5G Security White Paper - a result of 5G PPP collaborative work

Jean Philippe from Orange and Pascal Bisson from Thales provided an overview of the 5G Security WG, which 5G-ENSURE has created with the main objective of bringing together 5G PPP Phase I projects with an interest in the development and progression of 5G security.

  • 5G PPP White Paper 5G Security: Phase 1 Landscape, covering major 5G security risks and requirements, the security architecture, access control, privacy, trust model, security monitoring and management, slicing, virtualisation and isolation, standardisation.
  • The white paper has been very well received: "very realistic vision on security".

Other impressions on 5G-ENSURE.

  • 5G-ENSURE is helping 3GPP standardisation work on privacy thanks to the proof of concepts that help to understand the trade-off between solution and security.
  • The work on privacy is appreciated and very useful.
  • The concept of micro-segmentation is very interesting and a potential player for developers and designers.

International Panel on the way forward for 5G security and related standardisation

Charles Brookson, Chair ETSI TC CYBER; Roberto Cascella, Senior Policy Officer at the European Cyber Security Organisation (ECSO), Jovan Golic, Lead NGMN Security Competence Team, Telecom Italia and Anand Prasad, Chairman 3GPP SA3. Moderated by Pascal Bisson, technical coordinator of 5G-ENSURE project, panellists discussed priority actions towards security research on 5G network.

  • More work needs to be done in standardisation on slicing, IoT security aspects and virtualisation.
  • The security of the data lifecycle needs a lot of attention in the context of 5G. Security relays on digital infrastructure, network and computers and also data. Big data is driving the economy of new applications but they are the most critical. In the lifecycle of data, 4 stages are relevant: data collection, data transmission, data storage and sharing, and data processing. Data collection very much relates to user’s control on privacy in terms of user consent. The research is there but improvements are needed. Data storage and sharing can use encryption but there is the problem of key management. Sophisticated encryption mechanisms like searchable encryption and Attribute Base Encryption for data sharing are available. Data processing basically the computing processing runs the data so it should be trusted. To protect data, enhanced techniques like homorphic encryption and fully homorphic encryption are needed. This is where more work is required in terms of techniques to process or elaborate encrypted data, to not having to trust the server with regard to the confidentiality of data.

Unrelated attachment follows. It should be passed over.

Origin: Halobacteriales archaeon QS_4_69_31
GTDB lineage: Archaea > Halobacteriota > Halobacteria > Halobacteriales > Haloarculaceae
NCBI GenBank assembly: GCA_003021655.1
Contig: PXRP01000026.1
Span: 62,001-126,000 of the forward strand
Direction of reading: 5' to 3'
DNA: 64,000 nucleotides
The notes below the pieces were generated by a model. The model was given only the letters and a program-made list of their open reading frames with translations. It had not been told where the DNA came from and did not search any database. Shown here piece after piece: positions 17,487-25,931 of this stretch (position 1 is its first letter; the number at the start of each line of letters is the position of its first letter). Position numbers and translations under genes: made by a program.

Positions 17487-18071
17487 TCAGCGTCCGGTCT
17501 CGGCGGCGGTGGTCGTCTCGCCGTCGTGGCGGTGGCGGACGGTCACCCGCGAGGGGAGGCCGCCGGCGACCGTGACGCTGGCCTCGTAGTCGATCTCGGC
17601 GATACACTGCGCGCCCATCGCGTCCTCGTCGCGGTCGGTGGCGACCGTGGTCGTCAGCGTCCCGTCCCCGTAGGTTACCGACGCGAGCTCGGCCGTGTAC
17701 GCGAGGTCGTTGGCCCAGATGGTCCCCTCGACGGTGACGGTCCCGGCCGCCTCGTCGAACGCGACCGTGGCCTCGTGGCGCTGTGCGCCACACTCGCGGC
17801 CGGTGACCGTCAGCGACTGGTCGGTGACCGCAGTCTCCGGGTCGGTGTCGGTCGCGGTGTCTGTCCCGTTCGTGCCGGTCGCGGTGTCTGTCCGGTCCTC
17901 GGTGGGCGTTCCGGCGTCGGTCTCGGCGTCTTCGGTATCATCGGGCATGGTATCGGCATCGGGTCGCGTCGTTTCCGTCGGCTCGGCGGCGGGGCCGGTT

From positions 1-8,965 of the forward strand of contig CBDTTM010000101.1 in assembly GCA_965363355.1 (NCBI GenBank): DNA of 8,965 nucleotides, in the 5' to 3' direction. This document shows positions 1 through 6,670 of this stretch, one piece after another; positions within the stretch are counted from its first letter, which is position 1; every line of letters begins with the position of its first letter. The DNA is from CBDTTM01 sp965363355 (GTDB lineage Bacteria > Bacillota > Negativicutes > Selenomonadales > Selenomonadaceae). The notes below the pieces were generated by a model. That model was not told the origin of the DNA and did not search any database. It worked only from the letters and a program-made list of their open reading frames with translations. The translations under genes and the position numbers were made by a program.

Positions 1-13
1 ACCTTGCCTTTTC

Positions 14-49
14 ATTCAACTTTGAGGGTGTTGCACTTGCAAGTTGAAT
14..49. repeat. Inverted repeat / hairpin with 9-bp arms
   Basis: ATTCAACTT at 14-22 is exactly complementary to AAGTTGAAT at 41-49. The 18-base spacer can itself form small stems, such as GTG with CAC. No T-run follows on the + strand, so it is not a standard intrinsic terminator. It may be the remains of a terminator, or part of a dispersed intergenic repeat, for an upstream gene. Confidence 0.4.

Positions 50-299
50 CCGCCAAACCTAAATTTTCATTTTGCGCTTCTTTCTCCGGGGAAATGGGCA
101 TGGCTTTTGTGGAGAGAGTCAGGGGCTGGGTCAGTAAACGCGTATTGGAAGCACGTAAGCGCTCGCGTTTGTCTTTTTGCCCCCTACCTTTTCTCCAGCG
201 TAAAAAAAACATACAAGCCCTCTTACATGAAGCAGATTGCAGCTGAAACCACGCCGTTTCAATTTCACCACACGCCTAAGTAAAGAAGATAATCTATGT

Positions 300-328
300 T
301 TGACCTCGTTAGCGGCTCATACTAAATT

• Most of the relevant 5G security topics, like trust, risks, liability and data, were covered during the workshop. Applications are another important thing to consider for the 5G enablers. Investigations are needed into what will be provided by the application layer, understanding also the impacts in terms of data with regard to privacy, authentication and protection against potential Denial of Service (DoS) because the application does not function as it should. This calls for a cross layer investigation in terms of what is provided at the application layer that affect security at the lower layer.
  • Several projects in Phase 2 of the 5G PPP are expected to address currently missing solutions for physical security. There are big issues around data and the need for data protection techniques. Work is necessary to speed up standards for data protection techniques and to ensure secure data access. However, encrypting everything in the network will not work very well. How do we give quality of services if everything is encrypted?

Finally, the workshop was an excellent opportunity to take forward on-going discussions with the National Institute of Standards and Technology (NIST), with Nelson Hastings from the Computer Security Division in attendance. One of the follow-up actions is a webinar on Release 2 of the 5G-ENSURE Security Enablers of interest to NIST, to be organised in late July 2017.

5G-ENSURE extends its thanks to NIST, our Advisory Board members, ETSI, who kindly hosted the workshop, and to all participants, for making the event such a success.

All 5G-ENSURE presentations are available online